‘Meter fairy’ told he can’t feed other people’s parking meters

ALBUQERQUE (KRQE) — It’s happened to the best of us. You get back to your car to find a parking ticket. One Albuquerque man is trying to make sure that doesn’t happen. Yet, you might be surprised to learn what happened when city officials saw him trying to help.

He may look tough, but Steven Gomez is a softie at heart.

“The highlights of my week are playing hide and seek with my granddaughter and having a tea party,” said Gomez.

He does a lot of business downtown.

“Property taxes. Of course, my utilities every month,” Gomez explain.

Gomez doesn’t hesitate to help when he sees someone in need.

“I usually give change to homeless people,” said Gomez.

Yet, more recently, he’s been feeding parking meters for drivers who have run out of time.

“You don’t always get out of there on time and I thought it was something nice to do, pay it forward,” explained Gomez.

He says he was inspired after crossing paths with a woman upset over a citation.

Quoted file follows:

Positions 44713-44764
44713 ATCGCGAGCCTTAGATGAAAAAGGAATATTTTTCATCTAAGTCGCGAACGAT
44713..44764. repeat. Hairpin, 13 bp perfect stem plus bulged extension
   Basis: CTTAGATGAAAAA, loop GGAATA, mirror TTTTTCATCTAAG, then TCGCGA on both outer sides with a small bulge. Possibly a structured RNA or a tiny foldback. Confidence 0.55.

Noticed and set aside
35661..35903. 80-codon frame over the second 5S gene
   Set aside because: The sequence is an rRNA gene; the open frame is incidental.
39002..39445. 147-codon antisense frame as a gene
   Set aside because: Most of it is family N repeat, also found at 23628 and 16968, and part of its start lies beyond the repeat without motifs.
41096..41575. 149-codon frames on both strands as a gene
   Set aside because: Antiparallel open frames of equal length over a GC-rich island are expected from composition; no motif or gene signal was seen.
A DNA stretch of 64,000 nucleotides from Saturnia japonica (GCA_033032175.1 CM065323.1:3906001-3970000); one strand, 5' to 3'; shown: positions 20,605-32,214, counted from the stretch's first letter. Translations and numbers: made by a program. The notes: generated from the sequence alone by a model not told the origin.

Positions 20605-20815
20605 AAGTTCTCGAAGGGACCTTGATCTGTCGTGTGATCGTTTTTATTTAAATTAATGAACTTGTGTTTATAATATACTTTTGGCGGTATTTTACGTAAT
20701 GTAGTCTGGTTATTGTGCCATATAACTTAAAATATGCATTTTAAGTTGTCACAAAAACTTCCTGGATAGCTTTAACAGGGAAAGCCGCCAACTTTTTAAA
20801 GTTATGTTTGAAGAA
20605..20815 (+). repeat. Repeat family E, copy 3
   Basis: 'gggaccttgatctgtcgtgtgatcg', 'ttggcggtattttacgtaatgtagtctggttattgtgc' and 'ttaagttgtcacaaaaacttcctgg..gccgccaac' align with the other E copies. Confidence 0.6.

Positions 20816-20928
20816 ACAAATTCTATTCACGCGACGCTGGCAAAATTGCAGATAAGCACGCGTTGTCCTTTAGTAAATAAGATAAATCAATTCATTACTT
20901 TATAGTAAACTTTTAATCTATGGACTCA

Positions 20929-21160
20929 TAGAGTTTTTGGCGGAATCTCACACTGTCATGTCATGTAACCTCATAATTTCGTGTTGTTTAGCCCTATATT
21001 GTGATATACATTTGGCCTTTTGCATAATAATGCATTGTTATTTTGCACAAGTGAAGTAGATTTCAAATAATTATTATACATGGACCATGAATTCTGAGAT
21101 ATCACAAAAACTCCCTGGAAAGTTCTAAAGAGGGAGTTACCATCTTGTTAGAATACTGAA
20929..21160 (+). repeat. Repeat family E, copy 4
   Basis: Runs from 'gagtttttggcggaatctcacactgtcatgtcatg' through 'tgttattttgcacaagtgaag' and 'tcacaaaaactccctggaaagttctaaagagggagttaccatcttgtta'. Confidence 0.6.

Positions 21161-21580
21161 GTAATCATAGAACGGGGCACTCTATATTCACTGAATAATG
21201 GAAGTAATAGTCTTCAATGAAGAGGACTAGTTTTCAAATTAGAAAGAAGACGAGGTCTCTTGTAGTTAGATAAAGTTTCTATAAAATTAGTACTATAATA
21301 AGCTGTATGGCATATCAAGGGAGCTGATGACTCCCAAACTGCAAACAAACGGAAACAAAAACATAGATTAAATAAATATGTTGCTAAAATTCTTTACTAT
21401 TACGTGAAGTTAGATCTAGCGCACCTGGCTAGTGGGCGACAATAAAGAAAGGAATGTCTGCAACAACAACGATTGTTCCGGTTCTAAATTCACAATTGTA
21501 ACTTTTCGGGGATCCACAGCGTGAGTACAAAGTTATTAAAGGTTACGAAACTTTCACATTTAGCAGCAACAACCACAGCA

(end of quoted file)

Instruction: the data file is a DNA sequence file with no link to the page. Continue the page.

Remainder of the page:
“I felt bad for that young lady. I mean, obviously, she was just there paying her utilities,” said Gomez.

But Gomez has been more discreet after a recent brush with parking enforcement.

“I had an officer tell me it was against the law, that I could be cited,” Gomez said.

He was shocked.

“If you’re trying to help somebody, I don’t understand how it’s against the law,” said Gomez. “I don’t see the harm in it.”

City parking officials said it is against the law to feed other people’s meters and said there are good reasons why.

“I don’t think they fully recognize that it could cause some consequences further down the road,” said Albuquerque Parking and Security Division Manager Mark Shepherd.

Shepherd said he appreciates what Gomez is trying to do, but said those drivers are still subject to fines.

“If my staff saw them feeding the meter and knew that car was at the end of its time limit, they could still receive a citation,” explained Shepherd.

What’s more, Shepherd said buying time for others could hurt local businesses.

“Because they don’t have those customers able to pull up and find a convenient place to park and go in and patronize their shops,” said Shepherd.

As for Gomez, you may or may not find him downtown feeding meters.

“Ten cars, seven of them are expired. That’d be one heck of a crime spree,” exclaimed Gomez.

The time limit for a meter depends on its location. Spots near the university are often shorter than ones downtown. Shepherd said that’s because business owners near UNM asked for shorter limits so they could see more turnover.

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